• Got sick as I have ever been in my life and was out of commission for two weeks - the timing of which happened to coincide with our move to the new home, was two weeks after I had started said dream job, and finally got better one week before said marriage for which there was still gobs of planning because I am the biggest procrastinator in the world. October 2011.
  • Moved into new home October 2011.
  • Got married November 6, 2011.
  • Went on amazing honeymoon.
  • Returned home to finally unpack. 
    Phew.  You have no idea how amazing the last month has been.  Our house is finally starting to look like a home and our time is becoming our own again rather than being taken over by open houses, home tours, wedding planning, unpacking, and home projects.  

    It has been such a relief to finally feel like I can exhale and everything won't fall apart.  Like I can sit for an afternoon and I won't suddenly be sinking in a to do list that is too large to overcome.  This past period of time has had some really great times and some not so great times.  But it has brought me to the place I am in.  

    Now that things are calm, I finally have the chance to be still and take in all that has happened to bring me to the place I am at now.  I feel so damn lucky I almost don't want to say it out loud for fear of jinxing it.  Or even mistakenly making someone feel bad for gloating too much.  But, I have to remind myself that I worked very hard to get to this place, where I get to live the daily grind and be appreciative of what it has to offer me.  The way life rolls, I know this apple cart will soon be upset.  I am okay with that.  It's the typical up and down.  For the moment though, I will enjoy the view and take the time to do the things I love.  Like try to perfect my pasta making skills.

    ********* Below is the original post for this non-recipe recipe. I started it around April of last year.   I just decided to keep it.*****

    I think the reason that I have felt overwhelmed by this post is that it involves making fresh pasta.  We have made it five or six times now and it has turned out edible 4/6 times and just right once or twice.  I don't really feel like I have too much insight here.  Making pasta is just one of those things that takes a lot of trials to perfect.  And the learning curve is definitely not directional.  The first time we made pasta it was perfect.  The third time it was inedible.

    So rather than stress myself out and try to master pasta making before I post this I am just going to direct you to another blog post that I think covers the subject just the way I would want to.  So head on over and make some pasta, then come back here and make this raviolone cause it was plate licking good.

    This recipe was originally inspired by Dale on this past season of Top Chef.  In one of the episodes he made a soup with an egg filled wonton.  After searching around the internets I found a recipe by Salty Seattle that inspired me and this sauce too. Credit must be paid where credit is due.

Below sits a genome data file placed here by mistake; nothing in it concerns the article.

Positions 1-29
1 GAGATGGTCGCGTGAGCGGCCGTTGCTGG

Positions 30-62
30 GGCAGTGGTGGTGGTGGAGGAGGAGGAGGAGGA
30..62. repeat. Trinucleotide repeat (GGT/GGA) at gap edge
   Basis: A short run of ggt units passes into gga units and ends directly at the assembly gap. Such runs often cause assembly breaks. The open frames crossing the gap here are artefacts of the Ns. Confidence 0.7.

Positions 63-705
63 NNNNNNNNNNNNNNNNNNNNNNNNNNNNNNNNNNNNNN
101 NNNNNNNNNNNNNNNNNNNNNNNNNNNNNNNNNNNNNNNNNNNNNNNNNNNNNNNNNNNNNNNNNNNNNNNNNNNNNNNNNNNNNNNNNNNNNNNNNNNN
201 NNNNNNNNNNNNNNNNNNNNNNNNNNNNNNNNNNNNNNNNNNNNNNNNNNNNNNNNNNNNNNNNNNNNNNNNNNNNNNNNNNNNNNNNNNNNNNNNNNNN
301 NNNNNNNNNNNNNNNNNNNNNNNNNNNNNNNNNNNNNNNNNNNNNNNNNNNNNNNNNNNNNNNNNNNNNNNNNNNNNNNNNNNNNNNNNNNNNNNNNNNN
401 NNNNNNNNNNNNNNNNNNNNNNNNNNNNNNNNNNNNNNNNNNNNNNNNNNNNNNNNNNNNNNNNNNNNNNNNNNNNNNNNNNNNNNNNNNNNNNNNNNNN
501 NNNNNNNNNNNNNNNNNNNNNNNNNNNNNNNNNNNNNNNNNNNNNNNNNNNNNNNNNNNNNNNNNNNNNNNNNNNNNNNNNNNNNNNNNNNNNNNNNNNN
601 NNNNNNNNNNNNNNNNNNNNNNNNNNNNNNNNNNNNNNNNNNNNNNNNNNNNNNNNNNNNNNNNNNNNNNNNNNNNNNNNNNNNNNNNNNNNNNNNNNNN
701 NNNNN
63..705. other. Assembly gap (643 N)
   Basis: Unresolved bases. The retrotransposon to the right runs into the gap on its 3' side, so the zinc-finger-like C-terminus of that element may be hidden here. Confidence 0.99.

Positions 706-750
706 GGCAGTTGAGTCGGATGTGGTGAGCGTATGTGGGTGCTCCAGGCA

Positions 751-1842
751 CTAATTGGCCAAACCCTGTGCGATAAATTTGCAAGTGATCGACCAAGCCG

This is a non-recipe recipe. To make this you want to follow the pasta making recipe from that first link up there....then use Salty Seattle to get an idea for filling (get creative here- I used some fresh thyme and parsley along with some caramelized shallot) and how to crack those cute little quail eggs.  Then head over to that last link for the sauce.  Honestly this dish is really rich. You could probably get away with either just the egg or the sauce.  But, if you have the patience go with both - you and your guests will literally be licking the plates.  If you don't skip the egg and keep the sauce.  Okay, so there is your non-recipe recipe.  Enjoy!


    Some days you just have a bunch of random stuff to put out there.  This is one of those days.


    I have a real corporate-like-Dilbert job now.  I have never worked for a big corporation before.  It has it's benefits and drawbacks.  I am not sure how I feel about it yet


    Every week we have "casual Friday" at work.  Last Friday, while standing in my closet and staring blankly at my work clothes,  I got a little too excited when I realized it was causal Friday and I could wear jeans.  I know sometimes life is all about the "little things,"  but I think I need a little more excitement in my life if causal Friday is a highlight of the day.


    Over the holidays I wrote a rant about some rather rude travelers and put it out there that this behavior needed to stop.  I recently just got back from some cross-country travel with the airlines, and while it was not as bad as over the holidays I see that some very special members of the public at large are refusing to change.  So allow me to get back on my soap box and repeat myself:

    For one, PLEASE get up out of your seat when the person next to you needs to get up.  Making me crawl over you is awkward for both of us.  And no, picking your feet up and putting them on your seat DOES NOT HELP.